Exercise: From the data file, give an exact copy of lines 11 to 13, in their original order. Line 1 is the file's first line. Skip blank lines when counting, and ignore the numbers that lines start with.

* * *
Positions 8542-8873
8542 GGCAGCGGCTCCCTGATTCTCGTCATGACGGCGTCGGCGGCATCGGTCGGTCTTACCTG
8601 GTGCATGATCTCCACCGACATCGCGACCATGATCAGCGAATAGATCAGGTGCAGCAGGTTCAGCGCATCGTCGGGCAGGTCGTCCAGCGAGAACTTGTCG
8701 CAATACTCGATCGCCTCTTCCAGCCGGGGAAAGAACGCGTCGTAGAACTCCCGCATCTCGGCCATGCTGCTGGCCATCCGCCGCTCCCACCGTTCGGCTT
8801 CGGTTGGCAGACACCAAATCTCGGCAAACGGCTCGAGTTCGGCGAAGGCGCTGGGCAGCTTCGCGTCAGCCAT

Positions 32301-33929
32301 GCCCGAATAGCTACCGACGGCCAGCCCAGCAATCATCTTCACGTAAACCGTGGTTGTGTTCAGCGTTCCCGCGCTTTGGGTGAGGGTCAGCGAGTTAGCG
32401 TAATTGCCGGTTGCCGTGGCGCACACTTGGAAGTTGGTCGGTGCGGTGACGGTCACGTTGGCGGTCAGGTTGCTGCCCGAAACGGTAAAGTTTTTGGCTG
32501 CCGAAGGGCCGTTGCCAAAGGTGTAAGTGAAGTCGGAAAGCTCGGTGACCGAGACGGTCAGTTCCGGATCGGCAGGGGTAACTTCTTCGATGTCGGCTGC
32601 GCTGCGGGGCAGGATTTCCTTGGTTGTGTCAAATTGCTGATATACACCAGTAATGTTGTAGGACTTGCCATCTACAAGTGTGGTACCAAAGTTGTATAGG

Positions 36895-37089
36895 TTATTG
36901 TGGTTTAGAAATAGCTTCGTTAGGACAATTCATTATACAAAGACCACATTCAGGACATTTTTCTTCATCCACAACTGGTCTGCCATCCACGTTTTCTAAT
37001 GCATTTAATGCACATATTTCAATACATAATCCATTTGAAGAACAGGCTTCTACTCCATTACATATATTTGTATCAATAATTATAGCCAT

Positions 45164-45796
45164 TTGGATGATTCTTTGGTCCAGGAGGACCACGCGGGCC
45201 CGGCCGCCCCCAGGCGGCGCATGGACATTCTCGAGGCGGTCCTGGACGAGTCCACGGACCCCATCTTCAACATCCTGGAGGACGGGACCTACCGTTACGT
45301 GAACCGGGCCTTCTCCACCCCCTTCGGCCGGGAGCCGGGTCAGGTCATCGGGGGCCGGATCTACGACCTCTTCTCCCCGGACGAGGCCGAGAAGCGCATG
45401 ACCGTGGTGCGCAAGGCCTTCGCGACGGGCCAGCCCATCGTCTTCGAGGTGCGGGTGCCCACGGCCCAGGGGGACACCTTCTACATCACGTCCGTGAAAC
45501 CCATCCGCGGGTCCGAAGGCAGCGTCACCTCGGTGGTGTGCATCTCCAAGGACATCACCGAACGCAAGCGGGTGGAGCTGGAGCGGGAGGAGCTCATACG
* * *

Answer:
Positions 36895-37089
36895 TTATTG
36901 TGGTTTAGAAATAGCTTCGTTAGGACAATTCATTATACAAAGACCACATTCAGGACATTTTTCTTCATCCACAACTGGTCTGCCATCCACGTTTTCTAAT